The picture we generate in our minds is difficult to pinpoint. Visual images are not localized, but rather diffused throughout a cascade of neuronal spaces. Visual images can be created without actually looking at them, which is the definition of imagery, supported by neuronal activity in the occipital lobe (5). Humans do this all the time when we think about and describe future or past events. And sometimes our visual perception is not as rich as the actual picture, but neurons continue to fire at the same intensity (5). Some of these excited neurons discriminate in their firing intensities against reality and imagery, but most of the neurons had the same type of selectivity (5). The electrical activity of 276 neurons of 9 patients with epilepsy showed evidence of altered firing rates in the hippocampus, amygdala, entrorhinal cortex, and parahippocampal gyrus (5). These results suggest visual information and recall operate in a similar manner (5). There is evidence from new technology called repetitive transcranial magnetic stimulation or rTMS, where the pictures in our heads are like a videotape playing in the back of the head, which is stored in the temporal lobes in a compressed form, almost like magnetic pulses on a videotape (7).
Dynamogenesis is the decision to act, the point in which the person makes a conscious decision to act (9). This is relevant to the idea that visualization will impact the biological functions of the body, but there still must be a conscious decision to act out what is deemed desirable from the imagery (8). Therefore, the I function is at least active when the visualization is ready to confront reality. Therefore, when some of the brains neurons produce hormones, the body can be directly influenced, but according to dynamogenesis, the I function is the origin of the action (9). This neuroendocrinal transduction or transformation of neuronal signals to hormones and eventually muscular movement is an example that the mind- body communication is necessary for visualization to have any effect in a persons life (9). Selyes theory on stress conduction from the mind to the body proposed that there are pathways, channels, and routes, in which information is transmitted from the mind to the autonomic, endocrine, and immune systems, correlating the cascade of events as a major mind- body information transducer (9). The limbic- hypothalamic-pituitary system is the major translator between the languages of the mind (9). Bridging the gap between the mind and the body is resolved between the two fundamental processes: state dependent memory and the limbic-hypothalamic-pituitary system (9).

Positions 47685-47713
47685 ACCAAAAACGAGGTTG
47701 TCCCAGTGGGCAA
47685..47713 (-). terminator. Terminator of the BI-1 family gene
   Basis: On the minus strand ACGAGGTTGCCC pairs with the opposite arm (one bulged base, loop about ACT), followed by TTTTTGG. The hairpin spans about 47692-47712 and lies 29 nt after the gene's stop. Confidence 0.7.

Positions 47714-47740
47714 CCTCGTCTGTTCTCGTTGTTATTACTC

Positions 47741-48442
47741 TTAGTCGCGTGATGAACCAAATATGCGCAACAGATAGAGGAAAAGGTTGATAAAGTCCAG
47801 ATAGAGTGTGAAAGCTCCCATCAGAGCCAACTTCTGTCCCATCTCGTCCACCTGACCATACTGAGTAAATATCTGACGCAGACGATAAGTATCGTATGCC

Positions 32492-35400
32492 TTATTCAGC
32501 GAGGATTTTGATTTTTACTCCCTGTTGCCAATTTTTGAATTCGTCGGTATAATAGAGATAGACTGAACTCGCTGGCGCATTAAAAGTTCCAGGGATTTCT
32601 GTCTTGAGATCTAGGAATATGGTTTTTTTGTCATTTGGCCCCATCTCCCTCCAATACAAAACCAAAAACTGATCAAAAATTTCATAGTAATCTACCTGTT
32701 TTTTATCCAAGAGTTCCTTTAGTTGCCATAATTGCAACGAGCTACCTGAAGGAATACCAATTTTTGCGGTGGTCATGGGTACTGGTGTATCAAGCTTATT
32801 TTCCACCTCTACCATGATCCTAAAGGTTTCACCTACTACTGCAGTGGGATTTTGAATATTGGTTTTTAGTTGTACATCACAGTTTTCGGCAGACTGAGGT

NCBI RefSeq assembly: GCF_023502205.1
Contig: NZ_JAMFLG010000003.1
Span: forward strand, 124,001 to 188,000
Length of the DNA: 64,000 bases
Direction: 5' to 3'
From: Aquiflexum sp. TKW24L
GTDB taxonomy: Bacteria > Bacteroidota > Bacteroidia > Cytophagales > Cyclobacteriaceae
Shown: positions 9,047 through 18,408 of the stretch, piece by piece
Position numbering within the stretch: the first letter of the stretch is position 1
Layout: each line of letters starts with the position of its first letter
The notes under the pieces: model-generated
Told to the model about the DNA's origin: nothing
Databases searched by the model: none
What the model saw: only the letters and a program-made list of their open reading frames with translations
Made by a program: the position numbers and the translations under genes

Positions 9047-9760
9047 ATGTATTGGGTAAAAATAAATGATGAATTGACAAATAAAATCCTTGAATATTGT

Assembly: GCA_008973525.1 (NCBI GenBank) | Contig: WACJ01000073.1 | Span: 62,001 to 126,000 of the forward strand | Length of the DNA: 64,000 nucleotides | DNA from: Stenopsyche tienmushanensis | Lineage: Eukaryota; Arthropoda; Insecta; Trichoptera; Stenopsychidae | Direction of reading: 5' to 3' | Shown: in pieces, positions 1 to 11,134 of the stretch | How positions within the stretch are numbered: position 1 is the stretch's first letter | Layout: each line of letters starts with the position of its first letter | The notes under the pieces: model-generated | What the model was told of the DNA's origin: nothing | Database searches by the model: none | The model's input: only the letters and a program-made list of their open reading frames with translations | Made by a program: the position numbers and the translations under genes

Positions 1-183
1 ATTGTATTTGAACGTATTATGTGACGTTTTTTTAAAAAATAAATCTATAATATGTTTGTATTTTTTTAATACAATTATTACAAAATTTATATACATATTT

Visualization helps the athlete just do it and do it with confidence, poise, and perfection. With repetition and concentration guided imagery can be the athletes best asset towards winning any competition. Performing at ones optimal level, according to the humanistic psychologist, Abraham Maslow, holds these characteristics: feeling free of obstructions, inhibitions, cautions, fears, doubts, controls, reservations, self criticisms, and brakes (3). Visualization gives an athlete the mental edge (3).
2)Guided Imagery, from the PubMed web site
3)Just Do It, by Larry Eldridge, Jr.
4)The Mysterious Medication of Meditation, by Jeanie Davis WebMD Medical News May 2000
5)Visualization: A Powerful Tool, by Susan Pilgrim, Ph.D. Canada
6)Study Sheds New Light on How the Minds Eye Works, by Roxanne Moster, U. of CA Nov, 2000.
7)Minds Eye Recreates Visual Memories, by William J. Cromie April 1999
8)Fooling the Minds Eye, from the Daily InScight July 1998 American Association for Advancement of Science
9)Mind- Body Therapy: Methods of Ideodynamic Healing in Hypnosis, by Ernest L. Rossi David B. Check WW Norton & Co., pg. 163-164 May 1995